Acclaimed Chicago-based blues rocker Michael Charles will be hitting The Vat stage April 6th.
Charles’ musical pilgrimage started over five decades ago in his birthplace – Melbourne, Australia.
“I really don’t remember not playing,” he recalls of his early beginnings in exploring music. “My dad played guitar – he didn’t play as a professional, but he had a passion for music and he had a great ear.
“He could pretty much just pick up the guitar and figure things out.
“So that’s where it all started for me – there was always a guitar around the house, so as a child I would just pick up this guitar – and it would be bigger than me,” he added with a laugh. “He taught me all of my first chords, and all of that. I also remember as clear as day, when I was about seven or eight years old, the first time I was on a stage and playing in front of people.
“I got such a buzz out of doing that. And I remember it like it was yesterday – I looked up at my dad, and I said I’m going to do this for the rest of my life. He looked at me and said, ‘Good’!”
Charles has pretty much never looked back, and to date has recorded about 36 albums and enjoyed tremendous success both in his homeland and the United States, where he now resides.
“There are no regrets – I love what I do.”
Charles also recalls when he started getting older, he’d listen to the radio in the kitchen and try to mimic what he was hearing.
“Back then, it was people like The Beatles, Elvis Presley, Roy Orbison, The Rolling Stones, Cream and all these guys who were all blues-based musicians. So I would be listening to the blues and mimicking these guys.
“As it evolved and I got older, I wanted to figure out who influenced these guys who were influencing me.”
He discovered the genre’s legendary masters and he was most certainly hooked.
“Although I do love all sorts of music – when we are travelling on the road, I put my iPod on, my music is all over the place. From blues, to rock to heavy metal to even opera,” he explains. “I love all kinds of music. But my choice of what I do on stage is blues with a touch of rock.”
Charles formed his first official band when he was about 16.
“I had no interest in sports, I had no interest in being at school. Music was all I wanted to do from such an early age, and I really feel blessed. I also don’t take it for granted. To be able to know what you really want to do at such an early age, and put yourself on track with that – I was so blessed and so lucky.”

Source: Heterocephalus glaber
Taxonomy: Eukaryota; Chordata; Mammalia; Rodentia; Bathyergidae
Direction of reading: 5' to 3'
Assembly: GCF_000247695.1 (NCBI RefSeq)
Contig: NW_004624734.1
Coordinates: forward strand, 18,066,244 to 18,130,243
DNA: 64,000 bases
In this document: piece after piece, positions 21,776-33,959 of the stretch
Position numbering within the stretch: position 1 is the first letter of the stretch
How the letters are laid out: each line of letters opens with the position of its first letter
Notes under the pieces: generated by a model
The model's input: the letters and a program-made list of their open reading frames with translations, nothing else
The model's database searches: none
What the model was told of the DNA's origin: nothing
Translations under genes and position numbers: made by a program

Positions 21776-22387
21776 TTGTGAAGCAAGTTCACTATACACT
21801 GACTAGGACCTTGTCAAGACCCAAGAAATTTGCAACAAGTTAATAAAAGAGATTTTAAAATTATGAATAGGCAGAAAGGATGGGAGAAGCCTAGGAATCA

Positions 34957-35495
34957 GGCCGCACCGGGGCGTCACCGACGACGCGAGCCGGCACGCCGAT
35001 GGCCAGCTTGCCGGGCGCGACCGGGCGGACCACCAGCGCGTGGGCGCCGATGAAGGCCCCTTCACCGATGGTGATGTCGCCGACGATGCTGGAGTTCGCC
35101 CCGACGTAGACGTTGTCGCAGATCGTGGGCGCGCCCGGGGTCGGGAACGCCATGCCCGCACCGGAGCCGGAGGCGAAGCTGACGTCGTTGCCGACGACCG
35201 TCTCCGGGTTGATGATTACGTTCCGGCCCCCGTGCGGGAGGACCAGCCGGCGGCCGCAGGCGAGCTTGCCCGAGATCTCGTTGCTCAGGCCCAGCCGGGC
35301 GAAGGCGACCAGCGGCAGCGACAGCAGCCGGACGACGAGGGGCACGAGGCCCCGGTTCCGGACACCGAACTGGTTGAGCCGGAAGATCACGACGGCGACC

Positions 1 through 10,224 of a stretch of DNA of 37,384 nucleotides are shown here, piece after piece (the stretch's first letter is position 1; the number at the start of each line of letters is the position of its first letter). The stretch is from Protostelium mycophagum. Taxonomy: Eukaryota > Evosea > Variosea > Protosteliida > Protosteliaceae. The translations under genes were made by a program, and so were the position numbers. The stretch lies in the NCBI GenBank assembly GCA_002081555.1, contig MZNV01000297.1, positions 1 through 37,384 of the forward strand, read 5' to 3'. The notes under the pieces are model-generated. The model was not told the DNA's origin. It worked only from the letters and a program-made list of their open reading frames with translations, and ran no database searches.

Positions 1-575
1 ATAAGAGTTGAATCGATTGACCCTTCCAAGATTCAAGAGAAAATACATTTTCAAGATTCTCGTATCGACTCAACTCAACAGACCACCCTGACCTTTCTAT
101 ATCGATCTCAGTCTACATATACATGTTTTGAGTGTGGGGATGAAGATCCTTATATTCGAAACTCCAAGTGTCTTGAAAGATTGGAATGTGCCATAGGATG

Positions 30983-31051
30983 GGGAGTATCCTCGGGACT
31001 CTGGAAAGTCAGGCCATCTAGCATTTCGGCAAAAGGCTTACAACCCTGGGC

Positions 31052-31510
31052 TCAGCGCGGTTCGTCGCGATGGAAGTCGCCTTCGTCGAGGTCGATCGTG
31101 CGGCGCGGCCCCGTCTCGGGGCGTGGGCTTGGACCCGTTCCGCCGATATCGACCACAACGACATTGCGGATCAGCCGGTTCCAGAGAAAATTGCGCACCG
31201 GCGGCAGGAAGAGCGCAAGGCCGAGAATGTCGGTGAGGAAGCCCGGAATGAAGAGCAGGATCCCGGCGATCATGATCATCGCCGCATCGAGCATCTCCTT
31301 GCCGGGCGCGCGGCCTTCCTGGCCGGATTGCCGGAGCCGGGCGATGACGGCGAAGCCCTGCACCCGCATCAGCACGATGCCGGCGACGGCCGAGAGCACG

As mentioned, it wasn’t long before Charles was causing quite the stir back home – enjoying a successful musical crusade of touring, recording and numerous television and radio appearances.
Eventually he landed an invitation from Buddy Guy’s management to appear at the infamous Legends in Chicago. And after many trips back and forth, Charles decided to make America his home.
He worked the Chicago blues circuit performing with Guy, Phil Guy, James Cotton, Eddy Clearwater, Junior Wells, George Baze as well as touring with blues legend Jimmy Dawkins.
Through the next 20 years, and now an eight time Grammy-elected artist, Charles enjoyed being featured in television and radio broadcasts and music magazines, along with gracing countless stages and pages including Chicago Blues Fest, Philadelphia Jazz and Blues Fest, Windy City Live Television, the Chicago Tribune and the Chicago Sun Times.
Although there was no ‘plan b’, his father did encourage him as a young fellow to have something to fall back on. So he did an apprenticeship as a mechanic. “That was my other love – I loved cars.
“And I’ll tell you what – it’s been really handy when we are out on the road touring,” he laughs. “It goes hand in hand with my job.”
In the meantime, he’s on the perfect path.
“I think for me, I call the blues genuine, real music. Most of the songs we listen to that blues performers play and write, it comes from their lives. I’ve been writing songs for so long, and I’d say 98 per cent of my songs are things that have happened to me in my life.
“I feel that when you write about something that you have experienced, or things that you know about, it just becomes a genuine song.”